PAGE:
Postoperative deterioration in health related quality of life as predictor for survival in patients with glioblastoma: a prospective study
Journal article, Peer reviewed
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Original versionPLoS ONE 2011, 6(12) 10.1371/journal.pone.0028592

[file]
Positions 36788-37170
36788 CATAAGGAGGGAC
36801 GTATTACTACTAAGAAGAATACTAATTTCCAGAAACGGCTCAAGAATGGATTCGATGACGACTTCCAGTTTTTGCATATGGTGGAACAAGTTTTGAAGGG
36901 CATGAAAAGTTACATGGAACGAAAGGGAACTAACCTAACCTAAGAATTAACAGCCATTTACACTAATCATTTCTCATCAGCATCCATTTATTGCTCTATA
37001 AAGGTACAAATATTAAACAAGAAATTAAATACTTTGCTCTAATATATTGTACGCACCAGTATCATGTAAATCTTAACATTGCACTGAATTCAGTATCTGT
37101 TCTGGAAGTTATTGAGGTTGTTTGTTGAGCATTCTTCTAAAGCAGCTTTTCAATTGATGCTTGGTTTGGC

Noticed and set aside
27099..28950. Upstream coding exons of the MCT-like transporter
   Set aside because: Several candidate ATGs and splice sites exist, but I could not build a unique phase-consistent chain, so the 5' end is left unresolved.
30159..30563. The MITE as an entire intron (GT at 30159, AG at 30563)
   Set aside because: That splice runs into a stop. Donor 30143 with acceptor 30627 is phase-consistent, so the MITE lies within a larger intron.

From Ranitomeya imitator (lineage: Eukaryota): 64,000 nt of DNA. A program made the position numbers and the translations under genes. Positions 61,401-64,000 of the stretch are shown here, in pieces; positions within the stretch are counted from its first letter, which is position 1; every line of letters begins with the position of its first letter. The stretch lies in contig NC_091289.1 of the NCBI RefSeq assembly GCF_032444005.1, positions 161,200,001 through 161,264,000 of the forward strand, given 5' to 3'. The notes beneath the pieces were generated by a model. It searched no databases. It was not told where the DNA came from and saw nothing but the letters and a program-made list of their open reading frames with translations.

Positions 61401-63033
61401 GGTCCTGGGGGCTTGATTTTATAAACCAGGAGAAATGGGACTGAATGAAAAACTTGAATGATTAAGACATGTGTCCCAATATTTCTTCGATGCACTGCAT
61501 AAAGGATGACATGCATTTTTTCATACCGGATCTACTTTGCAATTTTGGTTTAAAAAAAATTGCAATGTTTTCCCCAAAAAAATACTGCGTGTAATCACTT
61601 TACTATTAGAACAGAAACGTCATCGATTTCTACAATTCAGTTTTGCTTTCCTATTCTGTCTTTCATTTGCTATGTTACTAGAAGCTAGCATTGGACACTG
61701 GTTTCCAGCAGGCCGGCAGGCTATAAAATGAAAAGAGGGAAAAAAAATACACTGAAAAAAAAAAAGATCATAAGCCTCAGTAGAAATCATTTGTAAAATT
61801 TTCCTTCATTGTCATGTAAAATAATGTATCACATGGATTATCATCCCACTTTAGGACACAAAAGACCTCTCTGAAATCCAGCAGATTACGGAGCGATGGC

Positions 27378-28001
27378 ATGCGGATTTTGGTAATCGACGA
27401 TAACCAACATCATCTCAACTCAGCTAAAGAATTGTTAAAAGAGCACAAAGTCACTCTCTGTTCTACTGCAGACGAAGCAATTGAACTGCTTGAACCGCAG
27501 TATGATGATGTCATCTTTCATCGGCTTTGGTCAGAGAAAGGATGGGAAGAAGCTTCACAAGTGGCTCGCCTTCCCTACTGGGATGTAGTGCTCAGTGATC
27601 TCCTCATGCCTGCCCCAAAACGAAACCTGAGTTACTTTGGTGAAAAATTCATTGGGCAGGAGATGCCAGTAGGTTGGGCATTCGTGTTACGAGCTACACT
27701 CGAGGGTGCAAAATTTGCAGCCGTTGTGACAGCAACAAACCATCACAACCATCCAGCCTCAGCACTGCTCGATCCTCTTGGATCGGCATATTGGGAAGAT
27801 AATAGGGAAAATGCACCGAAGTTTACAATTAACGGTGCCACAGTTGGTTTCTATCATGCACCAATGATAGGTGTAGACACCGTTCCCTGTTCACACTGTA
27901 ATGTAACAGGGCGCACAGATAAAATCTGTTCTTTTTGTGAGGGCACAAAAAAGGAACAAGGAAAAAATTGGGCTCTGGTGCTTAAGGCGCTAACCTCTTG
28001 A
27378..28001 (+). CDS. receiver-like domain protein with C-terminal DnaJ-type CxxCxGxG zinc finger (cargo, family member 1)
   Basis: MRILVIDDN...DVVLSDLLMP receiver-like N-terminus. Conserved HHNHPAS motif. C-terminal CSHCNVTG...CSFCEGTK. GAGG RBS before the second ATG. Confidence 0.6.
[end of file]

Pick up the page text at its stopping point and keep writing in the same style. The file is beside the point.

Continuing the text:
Background: Studies indicate that acquired deficits negatively affect patients' self-reported health related quality of life (HRQOL) and survival, but the impact of HRQOL deterioration after surgery on survival has not been explored. Objective: Assess if change in HRQOL after surgery is a predictor for survival in patients with glioblastoma. Methods: Sixty-one patients with glioblastoma were included. The majority of patients (n = 56, 91.8%) were operated using a neuronavigation system which utilizes 3D preoperative MRI and updated intraoperative 3D ultrasound volumes to guide resection. HRQOL was assessed using EuroQol 5D (EQ-5D), a generic instrument. HRQOL data were collected 1–3 days preoperatively and after 6 weeks. The mean change in EQ-5D index was −0.05 (95% CI −0.15–0.05) 6 weeks after surgery (p = 0.285). There were 30 patients (49.2%) reporting deterioration 6 weeks after surgery. In a Cox multivariate survival analysis we evaluated deterioration in HRQOL after surgery together with established risk factors (age, preoperative condition, radiotherapy, temozolomide and extent of resection). Results: There were significant independent associations between survival and use of temozolomide (HR 0.30, p = 0.019), radiotherapy (HR 0.26, p = 0.030), and deterioration in HRQOL after surgery (HR 2.02, p = 0.045). Inclusion of surgically acquired deficits in the model did not alter the conclusion. Conclusion: Early deterioration in HRQOL after surgery is independently and markedly associated with impaired survival in patients with glioblastoma. Deterioration in patient reported HRQOL after surgery is a meaningful outcome in surgical neuro-oncology, as the measure reflects both the burden of symptoms and treatment hazards and is linked to overall survival.